• Scattering of light by a periodic structure in the presence of randomness VII: Application of statistical detection test

• # Fulltext

Permanent link:
https://www.ias.ac.in/article/fulltext/pram/070/05/0875-0886

• # Keywords

Periodic; random; detection; matched filter; Kolmogorov-Smirnov test.

• # Abstract

Detection of periodic structures, hidden in random surfaces has been addressed by us for some time and the extended matched filter' method, developed by us, has been shown to be effective in detecting the hidden periodic part from the light scattering data in circumstances where conventional data analysis methods cannot reveal the successive peaks due to scattering by the periodic part of the surface. It has been shown that if $r_{0}$ is the coherence length of light on scattering from the rough part and 𝛬 is the wavelength of the periodic part of the surface, the extended matched filter method can detect hidden periodic structures for $(r_{0}/\Lambda) \geq 0:11$, while conventional methods are limited to much higher values ($(r_{0}/\Lambda) \geq 0:33)$. In the method developed till now, the detection of periodic structures involves the detection of the central peak, first peak and second peak in the scattered intensity of light, located at scattering wave vectors $v_{x} = 0, Q, 2Q$, respectively, where $Q = 2\pi/\Lambda$, their distinct identities being obfuscated by the fact that the peaks have width $\Delta v_{x} = 2\pi/r_{0} \gg Q$. The relative magnitudes of these peaks and the consequent problems associated in identifying them is discussed. The Kolmogorov-Smirnov statistical goodness test is used to justify the identification of the peaks. This test is used to reject' or `not reject' the null hypothesis which states that the successive peaks do exist. This test is repeated for various values of $r_{0}/\Lambda$, which leads to the conclusion that there is really a periodic structure hidden behind the random surface.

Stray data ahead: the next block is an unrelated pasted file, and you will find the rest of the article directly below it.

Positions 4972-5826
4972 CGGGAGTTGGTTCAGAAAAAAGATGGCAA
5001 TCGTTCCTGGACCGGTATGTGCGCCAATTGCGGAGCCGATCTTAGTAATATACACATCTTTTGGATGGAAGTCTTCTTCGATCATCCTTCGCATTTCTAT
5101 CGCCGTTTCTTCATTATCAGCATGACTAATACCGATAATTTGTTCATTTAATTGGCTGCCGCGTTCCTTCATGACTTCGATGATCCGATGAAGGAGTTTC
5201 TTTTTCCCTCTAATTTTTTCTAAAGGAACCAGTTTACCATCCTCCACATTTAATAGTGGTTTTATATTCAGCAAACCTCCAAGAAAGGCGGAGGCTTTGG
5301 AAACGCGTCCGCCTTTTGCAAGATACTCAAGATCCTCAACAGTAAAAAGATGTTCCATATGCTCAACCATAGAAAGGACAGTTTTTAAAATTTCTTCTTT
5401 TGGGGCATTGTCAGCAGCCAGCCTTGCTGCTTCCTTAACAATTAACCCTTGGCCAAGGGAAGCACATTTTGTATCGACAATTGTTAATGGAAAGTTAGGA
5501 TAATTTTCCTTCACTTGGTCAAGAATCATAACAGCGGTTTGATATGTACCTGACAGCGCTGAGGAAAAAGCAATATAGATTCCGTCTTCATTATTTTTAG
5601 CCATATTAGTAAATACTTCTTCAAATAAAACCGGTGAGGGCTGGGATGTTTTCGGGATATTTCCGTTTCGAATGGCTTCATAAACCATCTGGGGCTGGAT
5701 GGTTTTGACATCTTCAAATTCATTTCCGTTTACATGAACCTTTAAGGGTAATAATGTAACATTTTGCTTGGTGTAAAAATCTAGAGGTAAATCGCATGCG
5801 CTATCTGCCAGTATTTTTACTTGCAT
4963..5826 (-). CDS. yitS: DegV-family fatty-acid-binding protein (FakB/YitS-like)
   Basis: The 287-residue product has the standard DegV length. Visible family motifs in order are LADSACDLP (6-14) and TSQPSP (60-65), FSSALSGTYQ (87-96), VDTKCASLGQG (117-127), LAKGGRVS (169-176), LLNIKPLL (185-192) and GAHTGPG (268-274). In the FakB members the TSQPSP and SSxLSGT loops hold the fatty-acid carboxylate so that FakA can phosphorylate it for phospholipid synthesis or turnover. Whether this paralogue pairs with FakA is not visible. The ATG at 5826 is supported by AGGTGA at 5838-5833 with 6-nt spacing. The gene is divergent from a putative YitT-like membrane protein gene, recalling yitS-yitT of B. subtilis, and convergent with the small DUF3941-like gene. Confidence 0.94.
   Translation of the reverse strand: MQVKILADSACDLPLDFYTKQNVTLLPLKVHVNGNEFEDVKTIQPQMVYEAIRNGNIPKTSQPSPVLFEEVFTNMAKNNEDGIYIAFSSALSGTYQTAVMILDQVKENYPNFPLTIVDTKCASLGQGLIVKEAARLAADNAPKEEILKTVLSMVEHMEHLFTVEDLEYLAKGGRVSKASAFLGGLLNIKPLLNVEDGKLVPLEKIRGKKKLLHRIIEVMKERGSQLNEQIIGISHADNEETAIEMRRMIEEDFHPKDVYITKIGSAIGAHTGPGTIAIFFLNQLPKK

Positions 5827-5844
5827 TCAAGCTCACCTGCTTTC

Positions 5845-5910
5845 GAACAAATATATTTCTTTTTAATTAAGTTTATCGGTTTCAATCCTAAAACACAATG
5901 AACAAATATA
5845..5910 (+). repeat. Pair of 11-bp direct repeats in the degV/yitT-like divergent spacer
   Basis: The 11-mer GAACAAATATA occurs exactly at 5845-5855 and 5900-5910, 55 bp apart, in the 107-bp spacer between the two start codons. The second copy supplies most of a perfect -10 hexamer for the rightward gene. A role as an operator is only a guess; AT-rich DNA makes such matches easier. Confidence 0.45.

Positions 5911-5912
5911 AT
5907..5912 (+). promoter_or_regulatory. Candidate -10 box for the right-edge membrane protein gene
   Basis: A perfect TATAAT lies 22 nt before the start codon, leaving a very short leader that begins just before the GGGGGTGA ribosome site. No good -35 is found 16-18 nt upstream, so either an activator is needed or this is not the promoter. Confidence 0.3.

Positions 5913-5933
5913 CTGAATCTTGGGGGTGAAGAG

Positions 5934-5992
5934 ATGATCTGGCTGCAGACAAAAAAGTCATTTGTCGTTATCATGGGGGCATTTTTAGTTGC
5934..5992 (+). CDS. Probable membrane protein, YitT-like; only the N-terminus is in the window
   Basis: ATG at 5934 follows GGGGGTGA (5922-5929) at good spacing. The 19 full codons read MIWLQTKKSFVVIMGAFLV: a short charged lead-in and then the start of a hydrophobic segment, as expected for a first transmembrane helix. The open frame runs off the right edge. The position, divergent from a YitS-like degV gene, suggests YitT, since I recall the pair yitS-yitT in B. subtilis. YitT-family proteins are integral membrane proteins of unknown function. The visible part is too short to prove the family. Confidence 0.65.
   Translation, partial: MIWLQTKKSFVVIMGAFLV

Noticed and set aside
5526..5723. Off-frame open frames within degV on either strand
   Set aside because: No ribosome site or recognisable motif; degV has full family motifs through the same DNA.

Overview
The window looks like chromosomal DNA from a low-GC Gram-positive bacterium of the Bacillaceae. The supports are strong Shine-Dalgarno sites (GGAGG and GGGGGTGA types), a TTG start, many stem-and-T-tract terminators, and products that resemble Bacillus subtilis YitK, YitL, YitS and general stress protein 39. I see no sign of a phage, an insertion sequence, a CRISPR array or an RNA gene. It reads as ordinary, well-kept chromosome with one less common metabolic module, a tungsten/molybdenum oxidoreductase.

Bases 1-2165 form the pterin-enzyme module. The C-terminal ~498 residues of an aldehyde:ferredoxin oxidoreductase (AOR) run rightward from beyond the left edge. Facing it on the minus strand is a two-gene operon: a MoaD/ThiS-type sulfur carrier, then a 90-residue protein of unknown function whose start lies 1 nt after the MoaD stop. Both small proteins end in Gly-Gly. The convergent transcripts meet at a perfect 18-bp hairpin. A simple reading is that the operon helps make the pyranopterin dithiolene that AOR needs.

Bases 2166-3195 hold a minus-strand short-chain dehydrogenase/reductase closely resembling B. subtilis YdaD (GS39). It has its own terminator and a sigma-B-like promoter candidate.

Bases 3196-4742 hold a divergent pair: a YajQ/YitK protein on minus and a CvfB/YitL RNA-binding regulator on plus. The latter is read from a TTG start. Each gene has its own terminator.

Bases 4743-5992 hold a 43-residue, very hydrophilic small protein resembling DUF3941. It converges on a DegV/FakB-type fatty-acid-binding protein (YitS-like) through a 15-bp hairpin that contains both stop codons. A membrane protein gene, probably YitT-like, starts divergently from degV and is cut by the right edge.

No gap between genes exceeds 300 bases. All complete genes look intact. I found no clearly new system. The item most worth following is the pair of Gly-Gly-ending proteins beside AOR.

• # Author Affiliations

1. Department of Instrumentation, Indian Institute of Science, Bangalore 560 012, India
2. Indian Institute of Astrophysics, 2nd Block, Koramangala, Bangalore 560 034, India

• # Pramana – Journal of Physics

Current Issue
Volume 93 | Issue 2
August 2019

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